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All votes are now recorded votes at Orangeville council

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In Council Watch
Jan 22nd, 2015
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By Bill Tremblay Orangeville Banner

All votes will now be recorded votes in Orangeville’s council chambers.

Traditionally, a councillor would call a recorded vote if they perceived the issue as particularly import to municipal business.

On Monday (Jan. 20), council decided to record every vote they cast.

“This is something we can kind of do right now,” said Mayor Jeremy Williams. “I’ve always been in favour of recorded votes.”

However, the mayor warned recording votes for every item on the agenda, could slow down council meetings.

“There are a lot of issues that are procedural. To speed up the process we don’t do recorded votes,” Williams said. “It will slow things down. We are trying to speed things up a little bit.”

Coun. Don Kidd was the lone council member to not support the motion tabled by Deputy Mayor Warren Maycock. Kidd called the idea of recording all votes ‘knit picking,’ and warned the move would slow down the process.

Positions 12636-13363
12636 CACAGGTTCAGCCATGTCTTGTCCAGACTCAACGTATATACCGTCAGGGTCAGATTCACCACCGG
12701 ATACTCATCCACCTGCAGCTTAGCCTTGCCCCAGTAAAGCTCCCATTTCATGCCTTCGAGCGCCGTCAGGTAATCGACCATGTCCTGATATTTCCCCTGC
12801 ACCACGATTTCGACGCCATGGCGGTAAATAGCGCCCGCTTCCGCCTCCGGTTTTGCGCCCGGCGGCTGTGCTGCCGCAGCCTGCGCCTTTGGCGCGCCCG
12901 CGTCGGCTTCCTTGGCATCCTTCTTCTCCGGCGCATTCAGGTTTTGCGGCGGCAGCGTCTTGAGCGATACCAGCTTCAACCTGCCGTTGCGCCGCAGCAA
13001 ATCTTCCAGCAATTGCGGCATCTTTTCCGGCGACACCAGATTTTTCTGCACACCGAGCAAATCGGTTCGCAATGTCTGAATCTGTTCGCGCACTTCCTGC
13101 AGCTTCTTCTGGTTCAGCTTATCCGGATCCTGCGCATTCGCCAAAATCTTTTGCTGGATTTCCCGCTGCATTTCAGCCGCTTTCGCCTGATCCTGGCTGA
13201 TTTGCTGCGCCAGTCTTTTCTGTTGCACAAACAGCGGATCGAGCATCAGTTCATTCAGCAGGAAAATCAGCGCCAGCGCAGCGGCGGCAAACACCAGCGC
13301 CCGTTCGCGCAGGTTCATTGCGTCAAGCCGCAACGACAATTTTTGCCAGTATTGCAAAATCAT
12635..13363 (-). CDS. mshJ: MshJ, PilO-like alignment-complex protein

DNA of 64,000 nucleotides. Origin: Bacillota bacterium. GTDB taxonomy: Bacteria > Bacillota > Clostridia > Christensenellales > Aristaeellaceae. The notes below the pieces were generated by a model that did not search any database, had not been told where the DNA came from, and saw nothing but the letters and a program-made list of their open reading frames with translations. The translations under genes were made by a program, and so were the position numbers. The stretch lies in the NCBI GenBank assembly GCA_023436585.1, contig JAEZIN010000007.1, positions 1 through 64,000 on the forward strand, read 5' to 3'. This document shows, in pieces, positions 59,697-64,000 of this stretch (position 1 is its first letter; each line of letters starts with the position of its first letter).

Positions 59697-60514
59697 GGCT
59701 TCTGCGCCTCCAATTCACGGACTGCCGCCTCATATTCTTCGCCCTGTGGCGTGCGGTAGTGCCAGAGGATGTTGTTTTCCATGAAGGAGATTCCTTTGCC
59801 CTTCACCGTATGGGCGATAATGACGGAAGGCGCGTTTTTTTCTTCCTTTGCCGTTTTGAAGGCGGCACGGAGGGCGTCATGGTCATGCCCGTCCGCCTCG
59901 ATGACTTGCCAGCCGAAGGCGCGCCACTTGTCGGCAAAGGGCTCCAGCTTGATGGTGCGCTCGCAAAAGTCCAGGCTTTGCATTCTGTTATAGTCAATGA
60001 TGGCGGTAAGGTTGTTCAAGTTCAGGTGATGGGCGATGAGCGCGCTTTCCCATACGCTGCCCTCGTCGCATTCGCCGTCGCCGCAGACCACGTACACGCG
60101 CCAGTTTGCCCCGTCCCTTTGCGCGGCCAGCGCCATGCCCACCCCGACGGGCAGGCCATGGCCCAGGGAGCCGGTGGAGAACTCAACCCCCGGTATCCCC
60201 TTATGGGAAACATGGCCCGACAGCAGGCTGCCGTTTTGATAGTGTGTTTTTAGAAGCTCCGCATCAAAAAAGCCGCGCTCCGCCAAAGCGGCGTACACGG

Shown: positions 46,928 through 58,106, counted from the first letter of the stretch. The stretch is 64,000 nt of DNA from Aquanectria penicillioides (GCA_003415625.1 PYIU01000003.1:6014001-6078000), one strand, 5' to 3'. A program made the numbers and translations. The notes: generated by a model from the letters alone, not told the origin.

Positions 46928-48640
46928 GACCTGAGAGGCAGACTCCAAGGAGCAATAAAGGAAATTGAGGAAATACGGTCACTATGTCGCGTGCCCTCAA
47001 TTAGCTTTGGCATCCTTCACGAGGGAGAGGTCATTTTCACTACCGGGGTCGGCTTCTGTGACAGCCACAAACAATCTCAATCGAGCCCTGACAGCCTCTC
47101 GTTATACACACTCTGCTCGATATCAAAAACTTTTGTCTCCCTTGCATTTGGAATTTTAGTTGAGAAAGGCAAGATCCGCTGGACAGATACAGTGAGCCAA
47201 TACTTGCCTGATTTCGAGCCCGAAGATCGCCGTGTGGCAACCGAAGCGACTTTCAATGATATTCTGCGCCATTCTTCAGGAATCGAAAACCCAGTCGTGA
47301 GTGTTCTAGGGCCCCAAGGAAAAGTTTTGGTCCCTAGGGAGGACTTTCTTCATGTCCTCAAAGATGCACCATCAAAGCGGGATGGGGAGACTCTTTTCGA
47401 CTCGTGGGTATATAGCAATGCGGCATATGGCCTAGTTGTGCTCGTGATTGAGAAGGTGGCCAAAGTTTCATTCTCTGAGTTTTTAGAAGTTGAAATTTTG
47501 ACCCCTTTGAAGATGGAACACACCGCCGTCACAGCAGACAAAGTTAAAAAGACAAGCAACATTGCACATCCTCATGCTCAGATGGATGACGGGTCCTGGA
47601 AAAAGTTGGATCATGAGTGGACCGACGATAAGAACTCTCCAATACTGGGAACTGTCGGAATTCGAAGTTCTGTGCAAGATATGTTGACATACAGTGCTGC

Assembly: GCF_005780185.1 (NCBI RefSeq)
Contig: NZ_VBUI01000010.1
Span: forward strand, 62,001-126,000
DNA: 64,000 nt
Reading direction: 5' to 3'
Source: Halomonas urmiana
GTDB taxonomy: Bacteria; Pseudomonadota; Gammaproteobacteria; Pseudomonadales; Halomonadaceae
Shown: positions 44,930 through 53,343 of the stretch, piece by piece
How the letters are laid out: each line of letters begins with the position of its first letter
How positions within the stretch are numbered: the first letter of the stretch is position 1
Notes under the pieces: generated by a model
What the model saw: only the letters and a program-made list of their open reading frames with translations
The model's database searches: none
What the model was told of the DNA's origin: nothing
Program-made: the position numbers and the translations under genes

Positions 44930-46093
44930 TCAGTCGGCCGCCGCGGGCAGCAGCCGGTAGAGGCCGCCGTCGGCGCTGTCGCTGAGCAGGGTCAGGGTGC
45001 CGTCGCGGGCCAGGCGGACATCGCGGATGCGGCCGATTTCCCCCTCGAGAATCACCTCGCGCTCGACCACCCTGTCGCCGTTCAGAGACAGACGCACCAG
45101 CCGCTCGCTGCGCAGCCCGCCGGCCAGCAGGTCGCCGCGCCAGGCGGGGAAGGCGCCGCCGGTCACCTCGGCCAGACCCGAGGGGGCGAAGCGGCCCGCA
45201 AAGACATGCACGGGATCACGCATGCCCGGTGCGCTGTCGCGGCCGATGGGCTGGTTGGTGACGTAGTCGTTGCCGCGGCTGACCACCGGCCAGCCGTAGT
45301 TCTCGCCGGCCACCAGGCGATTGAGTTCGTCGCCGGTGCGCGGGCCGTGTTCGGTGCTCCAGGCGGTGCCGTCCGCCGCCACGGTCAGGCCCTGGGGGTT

“For a hundred and some years Orangeville council has been able to conduct their business, and call recorded votes only on what members of council believe are very important items,” Kidd said. “A recorded vote on every item I believe is childish and a waste of time.”

He added councillors must trust each other around teh council table.

“If we can’t trust each other around this council chamber, we have a real problem in this room,” Kidd said.

Coun. Sylvia Bradley explained the motion isn’t intended to tackle a matter of trust within the council chambers.

“It’s a matter of communicating to the public,” Bradley said. “The public cannot always see if our hand goes up, the only way for sure is a recorded vote.”

The motion was also amended to ask staff to investigate the cost of a computerized voting system that would allow councillors to press a yes or no button to cast their votes. The results would be displayed on a monitor in the council chambers.

I’ve noticed many other municipalities have buttons in front of councillors. A board allows everyone to see votes,” Said Coun. Gail Campbell. “I’ve always believed that every vote should be a recorded vote. We stand by our votes and people know what we’ve done.”

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